Co-written with ANCA Executive Director Kate Fish
This April, shoppers throughout the country faced empty milk shelves in their grocery stores, while at the same time, North Country dairy farmers dumped tens of thousands of gallons of their herds’ daily production down the drain.
Why did this happen? Why are farmers dumping milk when store shelves just a few miles away are empty?
The problem is a food supply chain — the network of people, places, and processes that move food from farms to tables — that trades resilience and security for efficiency and profit. Like other agricultural products, the dairy supply chain has been made dependent on large-scale centralization and operation — consolidation that does not financially benefit farmers. When the system works, as it does much of the time, it’s invisible to most people. But the pandemic has shown all of us with brutal clarity how vulnerable our national food system is to disruption.
In a forthcoming series of posts we will examine the supply chains for dairy, meat, and vegetables, analyze the problems that big, centralized supply chains present, and discuss what relocalizing supply chains might look like, as well as the benefits that the process would bring to the security and resilience of local food systems.
We’ll start here with dairy. But before we unpack the dairy supply chain and its problems, it is important that we define some terms. Take resilience, for example, which has become something of a buzzword among development professionals. At ANCA we define resilience as the ability to adapt to negative impacts without long-term or severe disruption. Resilient systems are redundant and difficult to break: resilience leads to security. A secure food system is one that is always able to meet the food needs of all members of a particular population.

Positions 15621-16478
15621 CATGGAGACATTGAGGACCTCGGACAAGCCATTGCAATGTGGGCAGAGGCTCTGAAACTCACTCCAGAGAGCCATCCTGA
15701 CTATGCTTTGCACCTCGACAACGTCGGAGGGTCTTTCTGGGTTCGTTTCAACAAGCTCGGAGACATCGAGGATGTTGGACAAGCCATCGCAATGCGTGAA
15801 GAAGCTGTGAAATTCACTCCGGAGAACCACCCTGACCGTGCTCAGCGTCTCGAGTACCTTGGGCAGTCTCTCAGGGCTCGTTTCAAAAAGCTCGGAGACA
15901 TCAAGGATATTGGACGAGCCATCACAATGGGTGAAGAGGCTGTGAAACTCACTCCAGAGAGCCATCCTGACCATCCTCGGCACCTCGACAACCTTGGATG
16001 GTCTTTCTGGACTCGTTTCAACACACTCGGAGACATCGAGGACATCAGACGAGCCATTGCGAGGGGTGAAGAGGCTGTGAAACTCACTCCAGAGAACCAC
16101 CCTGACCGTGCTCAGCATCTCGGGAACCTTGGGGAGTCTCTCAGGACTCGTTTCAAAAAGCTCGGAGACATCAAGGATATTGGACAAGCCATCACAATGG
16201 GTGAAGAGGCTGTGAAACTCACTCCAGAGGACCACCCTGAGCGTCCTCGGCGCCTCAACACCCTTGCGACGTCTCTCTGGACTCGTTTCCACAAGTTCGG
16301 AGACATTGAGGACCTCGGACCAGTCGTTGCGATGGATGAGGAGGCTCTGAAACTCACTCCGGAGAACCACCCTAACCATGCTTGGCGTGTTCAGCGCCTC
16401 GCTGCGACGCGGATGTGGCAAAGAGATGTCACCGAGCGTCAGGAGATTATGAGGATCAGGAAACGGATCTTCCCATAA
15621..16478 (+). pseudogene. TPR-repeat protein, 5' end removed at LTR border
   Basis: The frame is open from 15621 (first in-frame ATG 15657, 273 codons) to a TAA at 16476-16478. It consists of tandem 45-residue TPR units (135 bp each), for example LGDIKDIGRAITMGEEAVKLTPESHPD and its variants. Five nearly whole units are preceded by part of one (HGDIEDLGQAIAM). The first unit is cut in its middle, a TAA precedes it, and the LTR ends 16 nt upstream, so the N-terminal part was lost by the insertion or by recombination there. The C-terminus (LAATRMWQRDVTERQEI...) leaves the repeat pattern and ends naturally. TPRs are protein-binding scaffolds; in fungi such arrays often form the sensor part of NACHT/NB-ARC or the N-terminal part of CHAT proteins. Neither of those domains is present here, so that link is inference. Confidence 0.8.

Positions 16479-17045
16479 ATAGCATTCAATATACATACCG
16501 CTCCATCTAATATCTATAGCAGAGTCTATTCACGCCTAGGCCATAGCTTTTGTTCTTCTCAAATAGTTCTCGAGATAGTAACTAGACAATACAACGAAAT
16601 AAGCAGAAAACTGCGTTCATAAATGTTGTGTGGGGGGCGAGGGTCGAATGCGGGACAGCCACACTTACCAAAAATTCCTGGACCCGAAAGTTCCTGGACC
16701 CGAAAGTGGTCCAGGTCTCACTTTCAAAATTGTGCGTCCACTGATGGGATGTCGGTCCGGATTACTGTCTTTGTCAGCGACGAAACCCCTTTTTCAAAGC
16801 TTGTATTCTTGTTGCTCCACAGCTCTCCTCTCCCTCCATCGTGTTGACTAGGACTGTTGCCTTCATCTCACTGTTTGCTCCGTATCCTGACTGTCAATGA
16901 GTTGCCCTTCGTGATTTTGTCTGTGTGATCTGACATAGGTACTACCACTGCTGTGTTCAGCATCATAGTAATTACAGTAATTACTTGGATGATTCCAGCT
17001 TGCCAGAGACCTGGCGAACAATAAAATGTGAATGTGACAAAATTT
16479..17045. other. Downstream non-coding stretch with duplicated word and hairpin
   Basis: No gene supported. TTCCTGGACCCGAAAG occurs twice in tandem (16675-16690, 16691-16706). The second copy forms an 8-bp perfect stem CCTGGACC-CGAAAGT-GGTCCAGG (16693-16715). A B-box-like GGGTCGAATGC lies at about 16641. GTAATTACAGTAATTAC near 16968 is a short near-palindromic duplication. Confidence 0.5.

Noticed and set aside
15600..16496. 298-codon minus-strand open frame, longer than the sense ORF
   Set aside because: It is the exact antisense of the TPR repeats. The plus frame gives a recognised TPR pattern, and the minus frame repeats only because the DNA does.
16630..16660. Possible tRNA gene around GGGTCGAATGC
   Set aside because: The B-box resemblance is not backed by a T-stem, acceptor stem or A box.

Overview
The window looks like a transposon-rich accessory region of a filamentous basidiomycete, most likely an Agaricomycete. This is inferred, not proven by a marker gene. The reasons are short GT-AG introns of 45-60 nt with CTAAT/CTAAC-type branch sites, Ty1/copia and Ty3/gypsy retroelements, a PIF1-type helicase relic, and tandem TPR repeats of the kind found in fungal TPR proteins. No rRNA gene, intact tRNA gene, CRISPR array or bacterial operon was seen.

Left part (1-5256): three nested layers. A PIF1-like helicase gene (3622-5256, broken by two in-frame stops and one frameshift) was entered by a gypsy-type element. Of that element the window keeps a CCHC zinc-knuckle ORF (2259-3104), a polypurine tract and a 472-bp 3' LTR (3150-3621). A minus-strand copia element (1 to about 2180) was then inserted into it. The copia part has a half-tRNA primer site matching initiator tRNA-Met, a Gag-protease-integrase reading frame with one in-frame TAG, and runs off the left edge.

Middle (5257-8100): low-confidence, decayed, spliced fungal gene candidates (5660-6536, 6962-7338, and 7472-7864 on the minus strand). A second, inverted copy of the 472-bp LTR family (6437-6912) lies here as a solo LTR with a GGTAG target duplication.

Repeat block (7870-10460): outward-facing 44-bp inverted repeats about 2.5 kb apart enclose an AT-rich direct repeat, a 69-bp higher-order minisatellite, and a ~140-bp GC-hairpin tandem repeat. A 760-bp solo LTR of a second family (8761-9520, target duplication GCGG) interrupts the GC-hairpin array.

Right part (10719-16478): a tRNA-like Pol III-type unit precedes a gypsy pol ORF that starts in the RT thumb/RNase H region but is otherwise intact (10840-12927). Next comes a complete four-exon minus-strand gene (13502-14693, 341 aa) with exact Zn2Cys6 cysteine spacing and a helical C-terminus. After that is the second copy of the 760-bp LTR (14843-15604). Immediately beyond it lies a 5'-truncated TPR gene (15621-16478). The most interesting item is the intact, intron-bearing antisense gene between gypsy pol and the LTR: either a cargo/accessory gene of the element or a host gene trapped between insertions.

One of the best ways to make our food system resilient and secure is to relocalize it, which is the process of returning production and distribution of food to a local scale. This isn’t something new; in the fairly recent past most food was produced and sold locally. And we have a choice going forward: do we go back to “normal” or can we relocalize and rescale parts of the food supply chain in ways that will benefit farmers, retailers, and consumers?
What might this look like for the dairy supply chain? Milk is a challenging product to produce and distribute because it is so perishable. Farmers must quickly chill the product after milking and get it to a processing plant within 48 hours.
There are two basic streams in the supply chain for milk, Grade A and Grade B. Grade A milk is sold as fluid milk, while Grade B is destined for further processing into products like cheese, butter, and yogurt. Demand for fluid milk in the U.S. has undergone a steady decline over the last two decades, so a lot of Grade A milk is now getting processed into cheese and butter.